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Moment of Indiana History

Burger Chef

The "Incrediburgible" Burger Chef fast-food restaurant chain had its start in Indiana.

Viewers of a certain age may recall Burger Chef and his animated side-kick Jeff hawking “Incrediburgible” sandwiches on TV. What may not be as clear, however, is that the now-defunct Burger Chef fast-food restaurant chain had its start in Indiana. The origins of the onetime burger empire go back to 1929, when inventor Frank P. Thomas founded the Indianapolis-based General Equipment Company to market and distribute his creations. Among them were the first patented soft-serve ice cream machine–the Sani-Serve–and a hamburger grill that flame-broiled the patties. The fast-food concept started to flourish in the car-crazed 50s–Ray Kroc opened the first McDonald’s in 1955 in Des Plaines, Illinois. Around the same time in Jacksonville, Florida, entrepreneurs James W. McLaramore and Dave Edgerton were setting up their own burger chain, and turned to Indianapolis inventor Thomas for his flame-broiling grill. With Thomas’s prototype the partners turned Burger King into gold; but the inventor himself had his own designs on the fast-food industry. After setting up a hamburger stand to test the equipment and the market response, Frank and his brother Donald opened the first Burger Chef restaurant in 1958, at 1300 West 16th Street in Indianapolis. By the end of 1958, there were eight Burger Chef outlets in three states, offering diners the uniquely flavored char-broiled burgers for 15 cents. Fries and a soft drink were offered at the same price, with a shake thrown in for a nickel.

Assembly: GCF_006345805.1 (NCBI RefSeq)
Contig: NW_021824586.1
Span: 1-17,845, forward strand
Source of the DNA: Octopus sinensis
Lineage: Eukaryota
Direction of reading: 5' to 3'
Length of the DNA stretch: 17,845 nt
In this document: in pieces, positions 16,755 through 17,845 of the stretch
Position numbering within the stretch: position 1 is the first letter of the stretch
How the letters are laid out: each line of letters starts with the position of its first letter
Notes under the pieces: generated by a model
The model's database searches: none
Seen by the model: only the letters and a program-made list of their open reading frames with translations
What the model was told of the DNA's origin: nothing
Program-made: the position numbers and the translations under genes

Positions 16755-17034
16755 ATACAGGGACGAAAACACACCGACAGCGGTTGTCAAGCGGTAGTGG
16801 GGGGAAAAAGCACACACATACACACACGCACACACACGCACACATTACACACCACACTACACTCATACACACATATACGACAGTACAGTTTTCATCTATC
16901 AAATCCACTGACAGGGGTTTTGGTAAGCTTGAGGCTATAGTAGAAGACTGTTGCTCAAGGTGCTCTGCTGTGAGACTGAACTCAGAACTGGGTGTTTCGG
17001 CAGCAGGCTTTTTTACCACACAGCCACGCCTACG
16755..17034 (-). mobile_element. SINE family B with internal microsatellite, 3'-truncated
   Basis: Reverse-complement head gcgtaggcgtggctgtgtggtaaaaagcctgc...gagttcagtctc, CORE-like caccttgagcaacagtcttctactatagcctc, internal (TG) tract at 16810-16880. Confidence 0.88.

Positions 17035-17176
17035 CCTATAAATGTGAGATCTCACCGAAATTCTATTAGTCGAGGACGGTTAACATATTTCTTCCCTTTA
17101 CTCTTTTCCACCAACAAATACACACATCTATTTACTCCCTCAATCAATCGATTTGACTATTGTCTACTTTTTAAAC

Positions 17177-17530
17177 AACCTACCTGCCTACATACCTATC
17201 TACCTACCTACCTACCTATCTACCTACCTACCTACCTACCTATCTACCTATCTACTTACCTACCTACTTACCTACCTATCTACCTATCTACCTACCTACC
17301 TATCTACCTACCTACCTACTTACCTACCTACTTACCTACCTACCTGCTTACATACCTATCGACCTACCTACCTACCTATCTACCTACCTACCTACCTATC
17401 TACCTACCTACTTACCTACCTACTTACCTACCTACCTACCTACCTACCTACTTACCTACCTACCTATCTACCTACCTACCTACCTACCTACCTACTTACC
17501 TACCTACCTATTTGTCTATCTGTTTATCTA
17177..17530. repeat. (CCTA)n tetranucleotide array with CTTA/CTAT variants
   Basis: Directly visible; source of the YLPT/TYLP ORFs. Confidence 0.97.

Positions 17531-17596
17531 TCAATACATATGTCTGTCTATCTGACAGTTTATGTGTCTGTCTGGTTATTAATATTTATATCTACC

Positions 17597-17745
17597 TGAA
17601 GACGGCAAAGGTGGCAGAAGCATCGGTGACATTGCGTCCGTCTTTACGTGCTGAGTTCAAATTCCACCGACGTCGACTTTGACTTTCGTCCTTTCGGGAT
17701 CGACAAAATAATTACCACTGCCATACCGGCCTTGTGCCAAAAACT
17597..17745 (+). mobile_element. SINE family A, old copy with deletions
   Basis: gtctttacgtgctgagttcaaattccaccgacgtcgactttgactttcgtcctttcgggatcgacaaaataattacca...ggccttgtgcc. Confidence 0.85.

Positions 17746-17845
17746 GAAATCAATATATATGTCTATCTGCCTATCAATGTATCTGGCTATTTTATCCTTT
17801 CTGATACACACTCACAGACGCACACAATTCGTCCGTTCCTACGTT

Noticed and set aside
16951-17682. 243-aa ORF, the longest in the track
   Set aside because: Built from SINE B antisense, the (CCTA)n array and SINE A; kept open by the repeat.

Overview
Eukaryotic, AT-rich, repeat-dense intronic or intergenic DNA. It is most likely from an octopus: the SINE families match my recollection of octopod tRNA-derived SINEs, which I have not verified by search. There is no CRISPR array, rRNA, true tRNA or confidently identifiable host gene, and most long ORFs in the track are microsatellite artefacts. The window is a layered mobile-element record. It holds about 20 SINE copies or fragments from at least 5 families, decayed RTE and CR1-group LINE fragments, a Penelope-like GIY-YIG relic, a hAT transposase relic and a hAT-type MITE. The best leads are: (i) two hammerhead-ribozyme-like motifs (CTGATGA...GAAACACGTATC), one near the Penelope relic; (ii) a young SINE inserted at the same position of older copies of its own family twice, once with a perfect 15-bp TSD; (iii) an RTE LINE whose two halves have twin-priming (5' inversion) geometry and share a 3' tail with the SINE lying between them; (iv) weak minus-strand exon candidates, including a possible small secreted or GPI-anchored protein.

Thomas retooled his grill to increase its capacity from cooking one to two-thousand burgers an hour, and business grew exponentially. When the 450 th store opened at Six East Washington Street in Indianapolis in 1965, Burger Chef boasted locations in 34 states. Three years later, Burger Chef had doubled its number of stores to almost 900, second only to McDonald’s, operating 1000 locations at the time. In late 1968, the Thomas brothers sold the business to General Foods for twenty million dollars, and the corporation continued to add locations. With 1200 stores in operation at its peak in 1971, the burger chain started to falter, however, and became a write-off for General Foods until its sale to the owner of Hardees in 1982. The last known Burger Chef closed its doors in Cookville, Tennessee in 1996. Don Thomas, Jr. still runs the Sani-Serv soft-ice-cream machine manufacturer in Mooresville.

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